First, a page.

COWAN STATE PARK
Cowan Lake State Park offers a peaceful setting replete with scenic inlets laden with the American Lotus water lily. Swimming, fishing, sailing and canoeing are popular on the lake. Meandering trails through mature woodlands compliment the natural features of this scenic park.
It has been said that Ohio's history can be found written in the rocks. By studying the bedrock layers in Ohio, we know that ancient seas, marshes or swamps covered all or portions of the state at times over the past 500 million years. Sediment deposited by those ancient waters solidified into rock and eventually uplifted forming dry land. Animals and plants were embedded in the sediment, and today, these fossils reveal the different life forms that existed in Ohio's past.
Cowan Lake lies near the Cincinnati Arch, an uplifting of bedrock that occurred during the Appalachian Mountains' building process. The erosion of this arch in the Cowan region exposes fossil-rich limestone. The limestone near Cowan and other parts of the exposed arch are some of the most famous fossil hunting fields in the world. (Collection of fossils requires a permit from the Chief)
A fine stand of beech-maple forest can be found around the lake at Cowan. These woodlands contain beautiful wildflowers including bloodroot, wild ginger, springbeauties and trillium. The woods, fields and lake provide habitat for a variety of animals. Ring-neck pheasant, ducks,geese and herons are found here. Songbirds such as eastern bluebirds, catbirds, house wrens and many others inhabit the fields and bushy areas of the park. Mammals include white-tailed deer, raccoon, opossum, woodchuck, skunk and others.
American Lotus, a brilliant water lily, is abundant in the lake's shallow areas. It is unusual to find such a large colony of lotus on an inland lake. The plant's leaves grow up to two feet in diameter supporting large yellow flowers.
The Cowan Lake region was once a stronghold of the Miami and Shawnee Indians. After their defeat at the hands of General Anthony Wayne at the Battle of Fallen Timbers, the Indian threat subsided and settlement began here. In 1797, the first settler in the area, William Smalley, began clearing land for his home along the river which was later dammed to form Cowan Lake. Smalley had been captured by the Indians when he was a small child and was forced to live with them until he was twenty years old. He later fought in General Wayne's army, was recaptured, but luckily escaped with his life.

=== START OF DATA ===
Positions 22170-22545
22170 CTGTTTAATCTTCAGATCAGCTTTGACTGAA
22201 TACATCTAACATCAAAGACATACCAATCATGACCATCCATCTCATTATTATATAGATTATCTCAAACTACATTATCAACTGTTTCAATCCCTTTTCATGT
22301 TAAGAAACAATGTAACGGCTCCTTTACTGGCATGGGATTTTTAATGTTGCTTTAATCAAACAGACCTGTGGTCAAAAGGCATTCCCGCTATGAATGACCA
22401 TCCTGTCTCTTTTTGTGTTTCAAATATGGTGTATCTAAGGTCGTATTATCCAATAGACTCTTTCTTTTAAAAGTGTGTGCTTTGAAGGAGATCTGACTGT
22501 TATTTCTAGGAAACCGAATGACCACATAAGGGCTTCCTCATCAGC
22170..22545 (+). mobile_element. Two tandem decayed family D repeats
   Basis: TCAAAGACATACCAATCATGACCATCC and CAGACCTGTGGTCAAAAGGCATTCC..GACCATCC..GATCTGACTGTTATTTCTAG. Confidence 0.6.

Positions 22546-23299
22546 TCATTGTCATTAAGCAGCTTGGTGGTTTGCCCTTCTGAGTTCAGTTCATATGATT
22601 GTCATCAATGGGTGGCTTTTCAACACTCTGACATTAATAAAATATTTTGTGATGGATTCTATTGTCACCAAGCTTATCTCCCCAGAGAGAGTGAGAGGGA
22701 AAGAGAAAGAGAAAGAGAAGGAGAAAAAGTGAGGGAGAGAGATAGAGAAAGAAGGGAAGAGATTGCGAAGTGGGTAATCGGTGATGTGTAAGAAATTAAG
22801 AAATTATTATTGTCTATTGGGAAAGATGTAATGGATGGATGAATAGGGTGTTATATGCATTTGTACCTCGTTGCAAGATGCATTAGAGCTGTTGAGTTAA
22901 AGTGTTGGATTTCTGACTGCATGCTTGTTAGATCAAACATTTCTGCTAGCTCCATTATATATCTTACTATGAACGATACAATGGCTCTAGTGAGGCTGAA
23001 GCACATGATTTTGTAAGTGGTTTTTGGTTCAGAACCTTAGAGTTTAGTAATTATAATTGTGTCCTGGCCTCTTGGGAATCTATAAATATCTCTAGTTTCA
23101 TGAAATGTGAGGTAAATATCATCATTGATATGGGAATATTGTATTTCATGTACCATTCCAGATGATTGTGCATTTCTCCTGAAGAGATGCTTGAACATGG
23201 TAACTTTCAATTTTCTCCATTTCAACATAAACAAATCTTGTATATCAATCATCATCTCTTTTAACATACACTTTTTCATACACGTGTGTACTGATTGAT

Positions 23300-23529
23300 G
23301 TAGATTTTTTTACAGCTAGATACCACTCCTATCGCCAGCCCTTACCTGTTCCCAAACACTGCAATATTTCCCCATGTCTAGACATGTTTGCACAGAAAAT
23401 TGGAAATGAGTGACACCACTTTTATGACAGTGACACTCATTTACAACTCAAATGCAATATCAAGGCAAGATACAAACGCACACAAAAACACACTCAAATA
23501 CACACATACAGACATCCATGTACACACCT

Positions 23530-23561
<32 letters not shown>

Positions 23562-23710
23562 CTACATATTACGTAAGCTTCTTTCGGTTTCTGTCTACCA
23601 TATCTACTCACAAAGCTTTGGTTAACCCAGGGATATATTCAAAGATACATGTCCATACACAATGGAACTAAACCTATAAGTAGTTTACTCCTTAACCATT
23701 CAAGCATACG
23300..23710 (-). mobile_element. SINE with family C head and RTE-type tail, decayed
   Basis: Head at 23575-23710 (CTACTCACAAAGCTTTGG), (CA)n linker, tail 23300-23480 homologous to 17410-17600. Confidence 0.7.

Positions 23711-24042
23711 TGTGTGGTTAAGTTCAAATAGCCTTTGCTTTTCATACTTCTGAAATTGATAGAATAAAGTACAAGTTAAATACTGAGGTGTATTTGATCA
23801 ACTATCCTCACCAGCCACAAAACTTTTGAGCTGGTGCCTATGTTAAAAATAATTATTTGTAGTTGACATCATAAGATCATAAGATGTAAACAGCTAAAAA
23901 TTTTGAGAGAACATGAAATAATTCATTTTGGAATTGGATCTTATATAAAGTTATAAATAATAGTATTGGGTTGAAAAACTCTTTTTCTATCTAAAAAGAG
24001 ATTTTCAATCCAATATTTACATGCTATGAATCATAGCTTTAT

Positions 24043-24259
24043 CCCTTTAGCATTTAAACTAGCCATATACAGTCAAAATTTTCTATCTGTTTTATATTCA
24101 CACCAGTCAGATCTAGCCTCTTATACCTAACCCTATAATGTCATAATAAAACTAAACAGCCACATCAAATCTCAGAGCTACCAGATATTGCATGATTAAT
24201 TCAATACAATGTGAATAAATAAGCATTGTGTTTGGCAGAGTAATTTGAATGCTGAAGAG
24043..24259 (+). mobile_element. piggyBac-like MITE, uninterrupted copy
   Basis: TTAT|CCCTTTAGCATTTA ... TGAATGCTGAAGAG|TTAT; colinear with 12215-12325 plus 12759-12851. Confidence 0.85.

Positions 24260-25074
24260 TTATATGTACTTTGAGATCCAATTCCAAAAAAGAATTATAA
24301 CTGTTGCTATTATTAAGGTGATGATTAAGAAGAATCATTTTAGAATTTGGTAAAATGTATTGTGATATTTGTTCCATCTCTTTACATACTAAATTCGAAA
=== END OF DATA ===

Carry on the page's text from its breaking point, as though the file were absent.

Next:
Cowan Creek was named for the area's first surveyor,John Cowan. A dam was completed across Cowan Creek in 1950, and in 1968, Cowan Lake was dedicated as a state park.
Hiking Trail, miles6
Picnic Shelters, #2
Swimming Beach, feet1,000
Mountain Bike Trails, miles1
Seasonal Dock Rental440
Launch Ramps, #4
Fuel For Saleyes
Electric Sites, #237
AccommodationsFamily Cottages, #27
The campground has 254 campsites. Of that total, 237 campsites have electricity suitable for tents or trailers and 17 sites are non-electric. Four sites are wheelchair accessible. The campground is equipped with a showerhouse, flushtoilets, laundry facilities, dump station, camper's beach and a boat launch ramp. A commissary is equipped with snacks and camping items. Pet camping is offered on designated sites.
There are 27 family cottages situated in a wooded setting along the lake. Each cottage is heated and air-conditioned, has two bedrooms, bath, living area with a sofa bed, complete kitchen, dining area and screened porch. Linens, towels, cooking and eating utensils are provided. Two premium cottages have gas fireplaces. The fireplaces are not in operation from Memorial Day to Labor Day.
A public beach is located on the south lake shore. A bathhouse, showers and a snack bar are provided.
Boats with a ten horsepower limit are permitted on Cowan Lake. The South Shore Marina concession offers boat, canoe and motor rental as well as fishing and picnic supplies. Launch ramps, fuel and dock rentals are also available. Sailing is very popular on the lake.